Powered by Google
Home
Listings
Editors' Picks
News
Music
Movies
Food
Life
Arts + Books
Rec Room
Moonsigns
- - - - - - - - - - - -
Personals
Adult Personals
Classifieds
Adult Classifieds
- - - - - - - - - - - -
stuff@night
FNX Radio
Band Guide
MassWeb Printing
- - - - - - - - - - - -
About Us
Contact Us
Advertise With Us
Work For Us
Newsletter
RSS Feeds
- - - - - - - - - - - -
Webmaster
Archives



sponsored links
- - - - - - - - - - - - -
PassionShop.com
Sex Toys - Adult  DVDs - Sexy  Lingerie


   
  E-Mail This Article to a Friend

MEDIA
Whatís next at the downsized Herald?
BY DAN KENNEDY AND MEGAN E. HARRINGTON

Now that the ax has fallen at the financially ailing Boston Herald, with 19 positions having been eliminated last Friday, the question on everyoneís mind is: whatís next?

It is widely thought both inside and outside the Herald newsroom that publisher Pat Purcell may be readying the cityís number-two daily for sale. But two possible buyers ó Purcellís former employer, Rupert Murdoch, and the Tribune Company ó canít make a move because the Federal Communications Commissionís efforts to loosen the prohibition against cross-ownership have been stymied by Congress. Murdoch owns WFXT-TV (Channel 25), and Tribune owns WLVI-TV (Channel 56).

Then, too, there are those longstanding rumors that Murdoch still owns the Heraldís property ó located in a potentially valuable spot in the South End, near the Big Dig ó despite having sold the paper to Purcell in 1994. This rumor has persisted even though Purcell, in 1999, told the Phoenix he had acquired the six-acre property from Murdoch two years previously (see "Cliffhanger," News and Features, November 12, 1999). Records at the Boston Assessing Department checked this week appear to back up Purcellís claim: in 1998, the property changed hands, with Boston Herald Realty, LLC, acquiring it from News Boston Realty Corporation. This would suggest that Murdoch has less interest in Boston than some might suppose.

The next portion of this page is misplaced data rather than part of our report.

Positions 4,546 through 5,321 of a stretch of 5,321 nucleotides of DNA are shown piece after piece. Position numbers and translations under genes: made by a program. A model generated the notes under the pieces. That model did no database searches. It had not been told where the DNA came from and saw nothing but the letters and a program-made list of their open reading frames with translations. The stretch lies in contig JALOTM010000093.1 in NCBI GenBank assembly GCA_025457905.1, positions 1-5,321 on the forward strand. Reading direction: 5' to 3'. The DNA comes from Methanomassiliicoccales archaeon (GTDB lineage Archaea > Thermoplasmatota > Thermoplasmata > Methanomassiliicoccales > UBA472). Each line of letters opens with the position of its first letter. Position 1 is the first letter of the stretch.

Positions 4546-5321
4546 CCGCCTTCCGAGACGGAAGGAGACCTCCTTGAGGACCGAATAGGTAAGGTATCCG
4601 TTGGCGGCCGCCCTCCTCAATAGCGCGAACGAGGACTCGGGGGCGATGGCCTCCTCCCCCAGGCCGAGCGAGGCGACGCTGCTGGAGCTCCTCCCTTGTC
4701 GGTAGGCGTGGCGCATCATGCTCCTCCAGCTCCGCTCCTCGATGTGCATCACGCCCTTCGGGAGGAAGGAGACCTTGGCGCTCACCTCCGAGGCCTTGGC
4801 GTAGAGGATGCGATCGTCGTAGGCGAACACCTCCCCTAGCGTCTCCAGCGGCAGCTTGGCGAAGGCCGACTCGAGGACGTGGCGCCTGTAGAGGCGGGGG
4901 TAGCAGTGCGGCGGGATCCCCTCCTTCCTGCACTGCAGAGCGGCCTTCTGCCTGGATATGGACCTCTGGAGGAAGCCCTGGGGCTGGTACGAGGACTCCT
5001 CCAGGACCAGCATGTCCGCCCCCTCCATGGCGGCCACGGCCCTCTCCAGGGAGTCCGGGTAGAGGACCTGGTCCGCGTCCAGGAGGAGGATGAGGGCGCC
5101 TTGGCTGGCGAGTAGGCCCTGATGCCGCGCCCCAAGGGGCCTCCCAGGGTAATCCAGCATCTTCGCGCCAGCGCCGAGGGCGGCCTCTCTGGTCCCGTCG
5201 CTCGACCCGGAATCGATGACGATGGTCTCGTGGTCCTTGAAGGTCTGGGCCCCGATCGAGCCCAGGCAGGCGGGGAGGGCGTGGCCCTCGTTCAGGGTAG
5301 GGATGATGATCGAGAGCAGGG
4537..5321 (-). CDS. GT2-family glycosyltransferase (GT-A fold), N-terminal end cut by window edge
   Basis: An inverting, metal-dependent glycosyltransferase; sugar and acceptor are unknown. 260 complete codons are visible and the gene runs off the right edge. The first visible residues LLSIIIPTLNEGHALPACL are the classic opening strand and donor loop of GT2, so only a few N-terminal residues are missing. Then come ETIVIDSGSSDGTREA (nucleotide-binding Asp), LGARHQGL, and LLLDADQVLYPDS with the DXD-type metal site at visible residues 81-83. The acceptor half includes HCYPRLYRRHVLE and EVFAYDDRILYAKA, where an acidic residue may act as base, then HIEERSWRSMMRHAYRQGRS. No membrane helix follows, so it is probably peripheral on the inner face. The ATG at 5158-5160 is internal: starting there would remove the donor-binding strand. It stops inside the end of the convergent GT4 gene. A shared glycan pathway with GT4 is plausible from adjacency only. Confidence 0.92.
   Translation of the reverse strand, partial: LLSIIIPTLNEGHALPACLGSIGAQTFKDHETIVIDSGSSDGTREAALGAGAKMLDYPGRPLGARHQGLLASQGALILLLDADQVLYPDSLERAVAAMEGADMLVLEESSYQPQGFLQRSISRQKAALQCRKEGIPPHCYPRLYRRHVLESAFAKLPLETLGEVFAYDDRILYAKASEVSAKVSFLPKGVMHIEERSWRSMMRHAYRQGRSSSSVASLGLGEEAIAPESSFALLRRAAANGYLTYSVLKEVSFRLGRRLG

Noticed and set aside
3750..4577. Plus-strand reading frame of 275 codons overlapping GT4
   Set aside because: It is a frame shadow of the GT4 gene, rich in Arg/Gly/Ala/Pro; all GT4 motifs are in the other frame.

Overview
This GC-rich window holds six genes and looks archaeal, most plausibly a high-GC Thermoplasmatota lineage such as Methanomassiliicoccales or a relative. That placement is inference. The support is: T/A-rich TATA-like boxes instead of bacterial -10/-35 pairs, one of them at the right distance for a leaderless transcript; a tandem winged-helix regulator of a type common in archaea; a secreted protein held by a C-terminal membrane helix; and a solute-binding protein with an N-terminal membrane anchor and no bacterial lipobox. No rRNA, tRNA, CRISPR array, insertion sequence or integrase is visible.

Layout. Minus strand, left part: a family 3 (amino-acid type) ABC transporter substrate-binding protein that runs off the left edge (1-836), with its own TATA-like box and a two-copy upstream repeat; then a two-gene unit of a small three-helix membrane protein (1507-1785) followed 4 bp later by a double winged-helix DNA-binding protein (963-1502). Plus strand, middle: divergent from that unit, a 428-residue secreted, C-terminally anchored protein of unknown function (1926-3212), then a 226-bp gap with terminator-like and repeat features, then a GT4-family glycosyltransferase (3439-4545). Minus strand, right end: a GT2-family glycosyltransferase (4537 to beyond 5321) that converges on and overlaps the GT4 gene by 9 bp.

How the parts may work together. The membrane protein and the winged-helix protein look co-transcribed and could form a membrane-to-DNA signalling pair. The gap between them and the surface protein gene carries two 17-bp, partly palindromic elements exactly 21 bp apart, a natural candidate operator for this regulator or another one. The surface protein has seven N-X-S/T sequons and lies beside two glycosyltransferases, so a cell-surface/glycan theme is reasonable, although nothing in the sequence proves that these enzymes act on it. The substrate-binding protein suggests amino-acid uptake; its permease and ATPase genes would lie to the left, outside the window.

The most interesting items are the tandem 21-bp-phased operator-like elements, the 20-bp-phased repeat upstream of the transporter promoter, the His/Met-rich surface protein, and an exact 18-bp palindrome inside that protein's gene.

Another potential Herald buyer whose name comes up in conversations with anxious Herald staffers is Dean Singleton, whose MediaNews Group owns the Lowell Sun, the Berkshire Eagle, and nine other Massachusetts papers, according to the companyís Web site. By this logic, Singleton ó whose flagship, the Denver Post, is edited by former Boston Globe managing editor Greg Moore ó would likely be at least as interested in Purcellís Community Newspaper chain of 100 papers in Greater Boston as he would in the Herald.

Singleton himself, though, says thereís nothing to it. "I canít tell you anything because I donít know anything," Singleton said this week. "I know Pat very well. Heís an old friend. Pat loves what heís doing, and he loves the Herald.... I donít sense that thereís any interest in him selling anything."

If Purcell is to be taken at his word, there is not necessarily any need for him to sell. "We are profitable," he said this week. Purcell did not return a call seeking comment specifically on the possibility that he might sell. But on several occasions he and his spokesman, George Regan, have characterized the cuts as no different from those that other newspaper companies have had to implement in the past few years ó including the Boston Globe, owned by the New York Times Company, which eliminated some 185 positions through early retirement in the spring of 2001.